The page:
Nicole_Hadaway said...

    I read this once and was surprised at how gentle a novel it was, considering the movies that are made from it. I do think listening to a British voice reading it would probably be a good thing, considering the slower, 'thinky' parts. Thanks for posting this, Shellie!

    Shellie (Layers of Thought) said...

    Nicole -
    Thanks for the comment :)

    Can you imagine and American accent reading old English? not good.

    I was hoping you would stop by and check out the conversation going on about the GLBT connection here and give us your perspective...

    Krista said...

    I really want to read this....Fantastic Review!

    Nicole_Hadaway said...

    Hmmmm, my thoughts on the GLBT connection? Well, I cannot say for certain, but I don't think that Mary Shelley wrote it with any GLBT intentions in mind. I can see it, as you said, that the creation is shunned and considered an outcast from society, because of it's 'unnatural' creation, and therein may lie the GLBT connection. I don't think that the male relationships or friendships in the book would carry a homosexual undertone, more of mentor-mentee, father-son tone. But I'm not in the community so perhaps there's something there I'm not seeing.

    Andrea said...

    I've actually never read Frankenstein and I've never felt compelled too, but has always sounded interesting. It was a good idea to listen to it instead of read it. I'm sure that it made it much easier. Maybe I should try that too.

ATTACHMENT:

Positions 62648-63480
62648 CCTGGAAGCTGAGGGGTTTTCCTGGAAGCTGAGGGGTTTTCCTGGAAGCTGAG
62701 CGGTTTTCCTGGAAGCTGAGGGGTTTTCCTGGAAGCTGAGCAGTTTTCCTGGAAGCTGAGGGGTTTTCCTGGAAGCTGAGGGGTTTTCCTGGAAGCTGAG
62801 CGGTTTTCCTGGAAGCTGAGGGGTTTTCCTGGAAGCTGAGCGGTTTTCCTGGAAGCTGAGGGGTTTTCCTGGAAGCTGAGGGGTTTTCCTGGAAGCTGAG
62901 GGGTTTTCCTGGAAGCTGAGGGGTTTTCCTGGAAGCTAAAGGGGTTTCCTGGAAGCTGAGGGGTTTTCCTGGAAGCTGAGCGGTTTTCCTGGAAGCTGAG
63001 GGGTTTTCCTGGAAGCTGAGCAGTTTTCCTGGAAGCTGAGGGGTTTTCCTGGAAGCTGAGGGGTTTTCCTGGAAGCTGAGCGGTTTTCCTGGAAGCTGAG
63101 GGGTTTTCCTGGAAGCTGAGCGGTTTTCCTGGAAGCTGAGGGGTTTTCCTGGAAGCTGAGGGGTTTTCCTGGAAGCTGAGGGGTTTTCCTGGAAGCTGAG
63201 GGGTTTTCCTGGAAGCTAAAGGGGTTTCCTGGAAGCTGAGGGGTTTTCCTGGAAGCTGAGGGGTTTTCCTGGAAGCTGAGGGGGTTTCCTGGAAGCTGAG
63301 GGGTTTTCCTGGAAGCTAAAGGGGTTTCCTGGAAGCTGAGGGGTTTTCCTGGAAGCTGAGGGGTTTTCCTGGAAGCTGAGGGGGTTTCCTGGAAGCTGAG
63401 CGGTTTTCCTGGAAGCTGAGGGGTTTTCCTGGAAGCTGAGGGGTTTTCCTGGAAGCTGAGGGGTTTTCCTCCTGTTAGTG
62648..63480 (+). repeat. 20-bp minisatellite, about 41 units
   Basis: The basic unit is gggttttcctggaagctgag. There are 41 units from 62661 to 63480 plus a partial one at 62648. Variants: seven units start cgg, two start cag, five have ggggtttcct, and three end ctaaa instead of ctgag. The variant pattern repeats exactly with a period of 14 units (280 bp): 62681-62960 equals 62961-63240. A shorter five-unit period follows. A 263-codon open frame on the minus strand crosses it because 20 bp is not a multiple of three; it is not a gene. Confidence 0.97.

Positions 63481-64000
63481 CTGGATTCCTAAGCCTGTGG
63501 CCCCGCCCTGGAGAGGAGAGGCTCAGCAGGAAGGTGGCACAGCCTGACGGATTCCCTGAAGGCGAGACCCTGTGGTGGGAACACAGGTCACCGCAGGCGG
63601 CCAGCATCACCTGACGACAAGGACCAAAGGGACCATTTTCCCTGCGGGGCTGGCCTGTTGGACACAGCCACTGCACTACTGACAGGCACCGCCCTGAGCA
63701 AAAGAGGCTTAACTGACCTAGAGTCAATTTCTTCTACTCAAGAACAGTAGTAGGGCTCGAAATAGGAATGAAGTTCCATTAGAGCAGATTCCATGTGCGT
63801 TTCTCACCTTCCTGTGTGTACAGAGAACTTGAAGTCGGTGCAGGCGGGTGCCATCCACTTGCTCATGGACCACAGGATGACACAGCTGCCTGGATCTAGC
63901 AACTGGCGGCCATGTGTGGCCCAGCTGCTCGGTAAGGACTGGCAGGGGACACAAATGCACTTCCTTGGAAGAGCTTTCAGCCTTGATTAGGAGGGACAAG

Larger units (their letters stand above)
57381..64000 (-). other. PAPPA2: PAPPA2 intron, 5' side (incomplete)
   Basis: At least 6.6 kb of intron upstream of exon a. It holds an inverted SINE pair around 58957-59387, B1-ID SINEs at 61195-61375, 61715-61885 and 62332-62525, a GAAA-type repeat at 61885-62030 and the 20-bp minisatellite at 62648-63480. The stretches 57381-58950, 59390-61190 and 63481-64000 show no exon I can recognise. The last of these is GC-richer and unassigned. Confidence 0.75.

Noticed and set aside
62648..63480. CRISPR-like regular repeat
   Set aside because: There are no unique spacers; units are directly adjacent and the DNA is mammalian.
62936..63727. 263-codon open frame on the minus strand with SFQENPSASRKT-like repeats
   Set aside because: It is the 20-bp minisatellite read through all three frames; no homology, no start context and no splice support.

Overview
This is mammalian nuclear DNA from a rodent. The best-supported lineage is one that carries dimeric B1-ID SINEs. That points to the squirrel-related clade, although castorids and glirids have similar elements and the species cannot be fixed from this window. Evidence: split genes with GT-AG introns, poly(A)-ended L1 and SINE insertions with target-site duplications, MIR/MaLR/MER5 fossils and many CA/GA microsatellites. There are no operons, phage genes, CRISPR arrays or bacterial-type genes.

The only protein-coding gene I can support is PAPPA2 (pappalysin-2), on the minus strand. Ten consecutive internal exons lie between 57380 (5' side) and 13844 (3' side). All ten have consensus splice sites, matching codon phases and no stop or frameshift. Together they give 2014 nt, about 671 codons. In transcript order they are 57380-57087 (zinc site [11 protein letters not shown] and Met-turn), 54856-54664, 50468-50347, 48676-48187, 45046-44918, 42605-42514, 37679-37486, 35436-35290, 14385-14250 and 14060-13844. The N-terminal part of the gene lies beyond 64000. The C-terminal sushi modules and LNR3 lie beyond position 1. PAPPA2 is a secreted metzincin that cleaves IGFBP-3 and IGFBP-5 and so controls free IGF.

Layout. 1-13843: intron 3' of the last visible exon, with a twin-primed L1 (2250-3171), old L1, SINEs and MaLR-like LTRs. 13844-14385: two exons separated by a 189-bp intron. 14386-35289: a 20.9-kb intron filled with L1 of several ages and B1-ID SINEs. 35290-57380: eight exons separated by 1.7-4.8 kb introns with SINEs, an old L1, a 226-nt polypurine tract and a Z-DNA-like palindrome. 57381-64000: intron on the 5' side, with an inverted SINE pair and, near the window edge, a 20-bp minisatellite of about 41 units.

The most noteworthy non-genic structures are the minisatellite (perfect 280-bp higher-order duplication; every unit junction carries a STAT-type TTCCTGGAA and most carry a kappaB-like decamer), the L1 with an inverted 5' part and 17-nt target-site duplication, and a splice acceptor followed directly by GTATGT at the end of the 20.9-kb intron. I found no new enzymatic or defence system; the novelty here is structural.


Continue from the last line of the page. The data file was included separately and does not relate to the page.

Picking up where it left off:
Shellie (Layers of Thought) said...

    Krista -
    Thanks a bunch - be prepared for old fashioned English - it is bloody boring. I will be curious to see what you think and if you get through it.

    Nicole -
    Good point about Mary Shelley not having the GLBT relationship in mind. Thanks -
    Always up for a good book discussion :)
    I am currently reading/listening to Dracula - which has also been labeled GLBT. And of interest to you since your book is about "blood suckers". :)

    Andrea -
    Definitely listen to this - I am doing a bunch of old classics this way when I exercise.
    Listening to these books reminds me of when I was a kid and couldn't read well. I loved being read to.


    Take Care -
    Have a great weekend.

    Creations by Laurel-Rain Snow said...

    This sounds intriguing, even though these creatures are not my thing! LOL

    Nicole_Hadaway said...

    That is VERY interesting to note about Dracula; I really hadn't thought of it from the GLBT standpoint either. I suppose the relationship between Renfield and Dracula? The three brides? Hmmmm.

    Makes me wonder if my book will be classified as GLBT, as it does feature lesbian characters in a definite female/female relationship. There's no guessing.

    Shellie (Layers of Thought) said...

    Nicole -
    Cool - don't tell me any more please *spoilers* :) - Yes I think that both would be labeled such if both contain would be bi or gay relationships... very interesting.